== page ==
HomeThe MarketTupac, Notorious B.I.G. death cars are on the market

Tupac, Notorious B.I.G. death cars are on the market


Gary Zimet founded his Moments in Time business in 1979 and deals primarily in original historical documents. But from time to time, he also handles the sale of vehicles with history, and thus he is advertising the 1996 BMW 7 Series in which Tupac Shakur and 1997 GMC Suburban in which Biggie “Notorious B.I.G.” Smalls were murdered.

The asking price on the 7 Series is $1.5 million and $750,000 (recently reduced) on the Suburban.

, Tupac, Notorious B.I.G. death cars are on the market, ClassicCars.com Journal
1996 BMW 7 Series carried Tupac | Moments in Time photo

The murders, which took place more than 20 years ago, are being featured in a 10-part series on the USA cable channel and a six-part series on BET.

Zimet told music website pitchfork.com that he is handling the sales for the families that own the vehicles. Both vehicles have been restored, though the Suburban still has a bullet hole in one of its seatbelts.

“Both these cars are of historical significance,” Zimet told Pitchfork. “You really have to look at this from a historical angle. These are pieces of American history — just like the copy of the 13th Amendment I sold, which was signed by Lincoln, is a piece of American history.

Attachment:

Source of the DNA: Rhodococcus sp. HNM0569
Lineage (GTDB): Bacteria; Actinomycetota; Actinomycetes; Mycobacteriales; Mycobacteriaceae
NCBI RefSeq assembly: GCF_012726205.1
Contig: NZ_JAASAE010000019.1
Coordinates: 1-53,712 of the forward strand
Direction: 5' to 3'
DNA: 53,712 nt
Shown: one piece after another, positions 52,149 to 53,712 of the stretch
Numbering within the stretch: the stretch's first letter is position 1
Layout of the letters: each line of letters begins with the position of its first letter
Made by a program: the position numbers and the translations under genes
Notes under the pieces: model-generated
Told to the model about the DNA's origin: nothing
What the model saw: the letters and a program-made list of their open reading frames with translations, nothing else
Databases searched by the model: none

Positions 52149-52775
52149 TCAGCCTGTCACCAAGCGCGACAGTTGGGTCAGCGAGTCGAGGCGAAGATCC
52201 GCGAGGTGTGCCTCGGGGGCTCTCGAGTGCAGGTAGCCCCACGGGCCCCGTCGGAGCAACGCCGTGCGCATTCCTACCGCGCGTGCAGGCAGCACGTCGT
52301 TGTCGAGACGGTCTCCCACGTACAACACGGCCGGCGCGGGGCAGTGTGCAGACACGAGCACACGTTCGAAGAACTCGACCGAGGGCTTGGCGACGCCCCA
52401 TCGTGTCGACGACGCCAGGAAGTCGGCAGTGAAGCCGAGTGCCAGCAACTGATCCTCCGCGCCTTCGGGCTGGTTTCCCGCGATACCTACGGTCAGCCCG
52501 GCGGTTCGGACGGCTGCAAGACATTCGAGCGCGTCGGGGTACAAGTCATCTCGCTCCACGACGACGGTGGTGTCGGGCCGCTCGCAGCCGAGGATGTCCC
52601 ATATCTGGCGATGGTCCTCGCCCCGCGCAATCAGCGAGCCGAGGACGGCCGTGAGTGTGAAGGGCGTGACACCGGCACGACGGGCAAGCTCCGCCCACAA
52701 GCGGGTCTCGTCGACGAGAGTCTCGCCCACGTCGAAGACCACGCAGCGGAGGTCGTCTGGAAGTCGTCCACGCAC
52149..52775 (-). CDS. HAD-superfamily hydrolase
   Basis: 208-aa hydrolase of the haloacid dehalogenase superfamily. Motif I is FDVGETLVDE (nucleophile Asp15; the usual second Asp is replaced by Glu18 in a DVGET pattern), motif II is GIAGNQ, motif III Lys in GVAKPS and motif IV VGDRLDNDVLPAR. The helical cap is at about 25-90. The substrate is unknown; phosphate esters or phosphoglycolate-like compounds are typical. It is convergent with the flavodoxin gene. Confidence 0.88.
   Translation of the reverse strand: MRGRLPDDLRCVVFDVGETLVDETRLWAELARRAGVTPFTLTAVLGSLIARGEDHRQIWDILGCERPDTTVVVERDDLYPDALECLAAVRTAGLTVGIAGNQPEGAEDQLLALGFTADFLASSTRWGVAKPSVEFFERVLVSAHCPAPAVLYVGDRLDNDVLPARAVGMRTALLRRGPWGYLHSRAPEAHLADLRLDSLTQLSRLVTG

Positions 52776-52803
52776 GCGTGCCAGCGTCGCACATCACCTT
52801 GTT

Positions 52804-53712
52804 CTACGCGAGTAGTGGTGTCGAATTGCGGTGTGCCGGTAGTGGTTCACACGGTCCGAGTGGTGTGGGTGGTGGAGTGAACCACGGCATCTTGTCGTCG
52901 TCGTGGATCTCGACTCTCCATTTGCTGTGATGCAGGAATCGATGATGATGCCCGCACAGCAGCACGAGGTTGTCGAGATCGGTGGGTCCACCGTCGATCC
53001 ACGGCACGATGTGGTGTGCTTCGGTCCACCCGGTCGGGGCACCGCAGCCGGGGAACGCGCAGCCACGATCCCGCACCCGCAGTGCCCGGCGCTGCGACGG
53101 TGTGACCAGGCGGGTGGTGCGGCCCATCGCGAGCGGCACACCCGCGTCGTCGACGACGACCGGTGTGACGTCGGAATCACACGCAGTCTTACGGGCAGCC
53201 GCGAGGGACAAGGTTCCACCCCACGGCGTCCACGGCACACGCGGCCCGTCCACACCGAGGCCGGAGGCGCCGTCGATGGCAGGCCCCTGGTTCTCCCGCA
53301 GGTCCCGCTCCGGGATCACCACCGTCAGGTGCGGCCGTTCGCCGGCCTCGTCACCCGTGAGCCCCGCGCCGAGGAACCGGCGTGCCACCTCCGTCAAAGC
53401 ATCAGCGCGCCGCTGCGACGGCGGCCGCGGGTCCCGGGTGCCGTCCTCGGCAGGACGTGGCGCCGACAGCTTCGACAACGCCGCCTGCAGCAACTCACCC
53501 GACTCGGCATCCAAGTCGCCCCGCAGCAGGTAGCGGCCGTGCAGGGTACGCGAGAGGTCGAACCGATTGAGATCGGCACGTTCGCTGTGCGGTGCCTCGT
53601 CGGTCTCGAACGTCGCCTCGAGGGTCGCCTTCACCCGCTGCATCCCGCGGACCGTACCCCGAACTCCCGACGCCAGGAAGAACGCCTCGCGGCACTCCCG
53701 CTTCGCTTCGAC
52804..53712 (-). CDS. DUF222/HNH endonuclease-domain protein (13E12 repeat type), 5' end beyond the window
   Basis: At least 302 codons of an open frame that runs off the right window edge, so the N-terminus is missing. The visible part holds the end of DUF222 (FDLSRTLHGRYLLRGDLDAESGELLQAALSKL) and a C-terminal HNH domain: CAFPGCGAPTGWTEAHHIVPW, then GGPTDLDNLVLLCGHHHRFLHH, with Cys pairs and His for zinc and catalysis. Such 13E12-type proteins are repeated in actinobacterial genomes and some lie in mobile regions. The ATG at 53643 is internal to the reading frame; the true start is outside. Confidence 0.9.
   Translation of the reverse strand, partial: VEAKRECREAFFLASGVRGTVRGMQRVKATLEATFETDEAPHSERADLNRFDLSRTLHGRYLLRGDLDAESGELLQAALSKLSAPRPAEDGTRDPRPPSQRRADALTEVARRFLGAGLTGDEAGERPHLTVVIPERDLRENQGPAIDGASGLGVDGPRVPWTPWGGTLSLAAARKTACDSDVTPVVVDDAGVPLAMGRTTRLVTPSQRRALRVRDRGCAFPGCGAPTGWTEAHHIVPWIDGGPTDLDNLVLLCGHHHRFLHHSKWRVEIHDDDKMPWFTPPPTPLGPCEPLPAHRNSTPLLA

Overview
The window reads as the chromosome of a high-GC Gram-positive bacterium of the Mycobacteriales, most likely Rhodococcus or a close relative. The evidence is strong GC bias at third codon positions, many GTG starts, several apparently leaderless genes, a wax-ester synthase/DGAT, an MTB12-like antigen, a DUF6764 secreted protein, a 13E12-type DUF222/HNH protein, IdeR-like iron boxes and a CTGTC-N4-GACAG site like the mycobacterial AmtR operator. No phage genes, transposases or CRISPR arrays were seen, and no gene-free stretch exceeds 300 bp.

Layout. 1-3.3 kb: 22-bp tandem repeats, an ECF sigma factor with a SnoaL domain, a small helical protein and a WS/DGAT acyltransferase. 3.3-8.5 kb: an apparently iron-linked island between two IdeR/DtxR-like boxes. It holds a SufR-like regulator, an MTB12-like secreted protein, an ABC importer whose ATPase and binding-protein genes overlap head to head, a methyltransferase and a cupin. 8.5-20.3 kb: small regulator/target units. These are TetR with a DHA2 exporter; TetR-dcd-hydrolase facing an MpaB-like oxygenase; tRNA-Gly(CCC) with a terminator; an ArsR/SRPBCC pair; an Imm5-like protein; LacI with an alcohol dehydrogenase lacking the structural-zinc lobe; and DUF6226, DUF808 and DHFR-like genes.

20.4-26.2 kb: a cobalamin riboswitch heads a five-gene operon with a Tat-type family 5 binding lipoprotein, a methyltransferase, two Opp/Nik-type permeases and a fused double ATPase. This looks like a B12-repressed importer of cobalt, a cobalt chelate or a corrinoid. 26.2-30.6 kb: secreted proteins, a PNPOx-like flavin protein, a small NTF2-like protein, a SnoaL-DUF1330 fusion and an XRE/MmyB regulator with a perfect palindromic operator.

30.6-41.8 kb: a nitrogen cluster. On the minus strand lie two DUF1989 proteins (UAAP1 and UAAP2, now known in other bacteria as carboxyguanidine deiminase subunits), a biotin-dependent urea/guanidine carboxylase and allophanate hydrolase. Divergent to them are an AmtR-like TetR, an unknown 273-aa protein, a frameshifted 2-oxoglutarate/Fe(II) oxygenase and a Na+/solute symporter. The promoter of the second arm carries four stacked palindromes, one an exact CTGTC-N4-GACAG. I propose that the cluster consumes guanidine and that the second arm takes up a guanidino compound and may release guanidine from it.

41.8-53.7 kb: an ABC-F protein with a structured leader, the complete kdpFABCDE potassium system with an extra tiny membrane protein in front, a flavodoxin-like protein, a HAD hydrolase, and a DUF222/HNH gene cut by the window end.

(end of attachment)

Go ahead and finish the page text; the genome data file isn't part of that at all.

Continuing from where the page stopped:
“Historical memorabilia will always have a huge market, and Biggie and Tupac have been eulogized in death, as millions of people dream of going back to that era. This means that these cars are unique relics — museum pieces of great historical importance.”

, Tupac, Notorious B.I.G. death cars are on the market, ClassicCars.com Journal
1997 GMC Suburban still has bullet hole in a seat belt | Moments in Time photo

Who might be interested in such vehicles?

In addition to the just curious, “You also get a lot of car collectors, too, and even hip-hop artists calling in,” Zimet said. “The interest I’ve had from rappers is maybe because they want to reclaim something from the past.”


Larry Edsall
Larry Edsall
A former daily newspaper sports editor, Larry Edsall spent a dozen years as an editor at AutoWeek magazine before making the transition to writing for the web and becoming the author of more than 15 automotive books. In addition to being founding editor at ClassicCars.com, Larry has written for The New York Times and The Detroit News and was an adjunct honors professor at the Walter Cronkite School of Journalism and Mass Communication at Arizona State University.


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